1. Electrical damage
Electrical damage, also known as fluting or arcing, can happen when a current passes from one ring to the other through the rolling elements. These stray currents can cause pitting damage to the rolling elements and raceways of the bearing, shortening the bearing’s service life. Another possible consequence is accelerated degradation of the lubricant, causing premature failure.
Insulated or hybrid bearings can reduce the risk of electrical arcing. Ceramic coatings applied to the steel surface offer reliable protection against stray currents and damages. Such solutions can also prove more cost-effective than insulating the housing or the shaft.
2. Inadequate lubrication and contamination
Lubrication is one of the most important factors in bearing life. But if the lubricant is contaminated by foreign particles or water, or the lubrication film is too thin, metal-to-metal contact will occur, increasing wear on the bearing.
To resolve this, you should check that you are using the correct lubricant—in some cases, you may need to use a lubricant with a higher viscosity. You should also ensure that re-greasing intervals are frequent enough for the application. Automatic lubrication systems are one solution to this issue. In the case of oil lubrication, effective filtering and dewatering systems will contribute to keeping the oil in good operational condition. If the lubricant contains contaminants, you will need to examine your seals—they might need replacing or upgrading.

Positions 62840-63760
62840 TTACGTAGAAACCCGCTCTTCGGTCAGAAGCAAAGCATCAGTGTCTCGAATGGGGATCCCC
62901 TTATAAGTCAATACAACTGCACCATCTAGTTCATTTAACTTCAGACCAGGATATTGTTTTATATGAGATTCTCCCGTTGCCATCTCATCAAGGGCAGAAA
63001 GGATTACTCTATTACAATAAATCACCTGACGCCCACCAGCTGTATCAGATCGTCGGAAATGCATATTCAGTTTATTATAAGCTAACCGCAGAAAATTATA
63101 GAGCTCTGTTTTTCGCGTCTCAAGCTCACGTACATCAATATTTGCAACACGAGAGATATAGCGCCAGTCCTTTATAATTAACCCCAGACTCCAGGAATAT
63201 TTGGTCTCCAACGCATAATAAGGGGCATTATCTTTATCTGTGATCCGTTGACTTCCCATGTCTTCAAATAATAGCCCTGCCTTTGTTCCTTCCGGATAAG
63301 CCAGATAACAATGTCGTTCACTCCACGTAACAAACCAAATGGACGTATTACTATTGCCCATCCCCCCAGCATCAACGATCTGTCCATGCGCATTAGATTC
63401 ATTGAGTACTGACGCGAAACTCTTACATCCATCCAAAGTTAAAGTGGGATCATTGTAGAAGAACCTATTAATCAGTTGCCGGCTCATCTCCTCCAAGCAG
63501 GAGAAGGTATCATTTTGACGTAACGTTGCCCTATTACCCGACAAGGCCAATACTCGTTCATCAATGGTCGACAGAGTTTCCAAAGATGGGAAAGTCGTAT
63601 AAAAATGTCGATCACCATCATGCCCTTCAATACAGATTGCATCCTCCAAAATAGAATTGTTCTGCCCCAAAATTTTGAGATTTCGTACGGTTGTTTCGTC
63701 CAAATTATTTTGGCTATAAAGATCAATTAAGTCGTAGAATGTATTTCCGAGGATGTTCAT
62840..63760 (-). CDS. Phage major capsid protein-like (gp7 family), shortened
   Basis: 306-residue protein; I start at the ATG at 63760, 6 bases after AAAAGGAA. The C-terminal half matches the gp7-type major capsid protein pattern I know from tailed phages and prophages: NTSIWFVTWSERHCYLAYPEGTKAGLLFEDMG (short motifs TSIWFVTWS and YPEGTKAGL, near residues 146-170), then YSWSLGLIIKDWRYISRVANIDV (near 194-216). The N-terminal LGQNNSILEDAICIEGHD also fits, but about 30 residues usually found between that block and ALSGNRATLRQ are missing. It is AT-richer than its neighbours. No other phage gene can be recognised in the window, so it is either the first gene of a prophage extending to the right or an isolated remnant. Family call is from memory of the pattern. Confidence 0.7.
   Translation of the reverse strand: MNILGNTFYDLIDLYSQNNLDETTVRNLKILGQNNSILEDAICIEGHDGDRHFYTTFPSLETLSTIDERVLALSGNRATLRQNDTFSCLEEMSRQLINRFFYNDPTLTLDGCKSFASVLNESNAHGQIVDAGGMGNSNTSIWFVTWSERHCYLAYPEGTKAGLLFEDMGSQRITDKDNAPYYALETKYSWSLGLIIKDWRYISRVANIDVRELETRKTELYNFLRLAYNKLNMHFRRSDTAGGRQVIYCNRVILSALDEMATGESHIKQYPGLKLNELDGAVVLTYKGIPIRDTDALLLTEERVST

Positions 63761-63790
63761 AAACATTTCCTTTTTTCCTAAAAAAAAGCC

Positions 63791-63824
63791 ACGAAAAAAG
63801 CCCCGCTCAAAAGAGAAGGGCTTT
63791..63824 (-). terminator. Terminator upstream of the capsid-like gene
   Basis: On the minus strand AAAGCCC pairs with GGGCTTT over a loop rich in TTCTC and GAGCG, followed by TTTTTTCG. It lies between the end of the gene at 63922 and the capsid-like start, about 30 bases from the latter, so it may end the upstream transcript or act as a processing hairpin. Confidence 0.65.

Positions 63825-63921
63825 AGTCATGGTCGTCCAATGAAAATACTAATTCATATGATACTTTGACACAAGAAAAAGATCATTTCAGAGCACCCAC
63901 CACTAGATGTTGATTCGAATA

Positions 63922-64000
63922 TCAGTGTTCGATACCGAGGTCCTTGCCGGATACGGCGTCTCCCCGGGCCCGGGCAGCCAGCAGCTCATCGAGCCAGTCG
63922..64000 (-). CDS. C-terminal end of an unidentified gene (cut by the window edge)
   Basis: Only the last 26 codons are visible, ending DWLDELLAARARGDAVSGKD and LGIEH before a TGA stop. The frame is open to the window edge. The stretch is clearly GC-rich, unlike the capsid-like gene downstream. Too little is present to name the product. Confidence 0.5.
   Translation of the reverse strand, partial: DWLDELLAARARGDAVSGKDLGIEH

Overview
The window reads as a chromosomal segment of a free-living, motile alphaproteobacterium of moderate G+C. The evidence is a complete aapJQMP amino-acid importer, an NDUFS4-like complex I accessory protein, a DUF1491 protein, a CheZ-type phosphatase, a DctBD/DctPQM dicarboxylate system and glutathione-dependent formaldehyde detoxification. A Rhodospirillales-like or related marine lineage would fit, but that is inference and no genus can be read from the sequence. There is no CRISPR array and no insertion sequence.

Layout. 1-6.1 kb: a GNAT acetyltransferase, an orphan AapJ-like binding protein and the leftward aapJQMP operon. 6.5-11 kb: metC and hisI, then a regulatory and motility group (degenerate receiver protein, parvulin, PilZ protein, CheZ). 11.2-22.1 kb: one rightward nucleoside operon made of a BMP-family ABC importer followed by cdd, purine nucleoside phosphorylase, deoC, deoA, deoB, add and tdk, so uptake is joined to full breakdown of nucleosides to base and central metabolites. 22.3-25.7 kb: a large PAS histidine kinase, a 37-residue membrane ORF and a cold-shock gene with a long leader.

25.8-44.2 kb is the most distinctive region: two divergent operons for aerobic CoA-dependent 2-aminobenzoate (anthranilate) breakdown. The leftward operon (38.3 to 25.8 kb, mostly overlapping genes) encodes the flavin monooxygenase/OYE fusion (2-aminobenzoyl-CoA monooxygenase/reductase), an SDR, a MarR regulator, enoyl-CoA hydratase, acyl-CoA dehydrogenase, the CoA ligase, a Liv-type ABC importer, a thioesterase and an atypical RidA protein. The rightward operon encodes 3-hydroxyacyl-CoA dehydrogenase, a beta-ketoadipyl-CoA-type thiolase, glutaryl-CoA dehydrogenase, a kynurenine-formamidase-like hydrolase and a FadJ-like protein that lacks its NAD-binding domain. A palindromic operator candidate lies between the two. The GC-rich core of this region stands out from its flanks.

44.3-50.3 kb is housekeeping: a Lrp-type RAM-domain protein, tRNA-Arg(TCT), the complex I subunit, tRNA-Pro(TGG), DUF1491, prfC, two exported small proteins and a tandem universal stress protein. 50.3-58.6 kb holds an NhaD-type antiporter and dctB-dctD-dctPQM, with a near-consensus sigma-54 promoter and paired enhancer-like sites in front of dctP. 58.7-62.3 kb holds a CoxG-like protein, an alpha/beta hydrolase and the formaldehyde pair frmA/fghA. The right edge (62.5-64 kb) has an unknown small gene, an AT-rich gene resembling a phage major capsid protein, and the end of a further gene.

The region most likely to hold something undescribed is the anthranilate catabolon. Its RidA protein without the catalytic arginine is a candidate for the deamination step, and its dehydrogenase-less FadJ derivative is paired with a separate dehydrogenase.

All machinery aboard vessels is exposed to vibrations. However, if these vibrations increase, for example due to shaft misalignment, then they can damage the bearings raceway surfaces. Even if the machinery is at a standstill, external vibrations can have a negative effect on bearing life.
One way to prevent vibration damage is to ensure optimal shaft alignment and stable machine foundations.
4. Improper installation and set-up
Common installation mistakes, such as misalignment, imbalance, or incorrect mounting, can overload the bearing. This can lead to several types of damage, including brinelling, which is when the bearing’s surface develops permanent indentations. For this reason, it is important to use precision instruments when installing and mounting bearings. Shaft alignment tools and vibration analysis solutions help ensure proper installation and reliable Operation.
5. Insufficient load
Bearings always need to have a minimum load to function well and ensure rolling elements do actually roll. If the external load is insufficient, this can lead to smearing, where material is transferred from one surface to the other. This damages the raceways and rolling elements, eventually resulting in premature failure.
To combat this, it is important to apply sufficient load and proper lubrication. Preloaded bearings also provide an effective solution.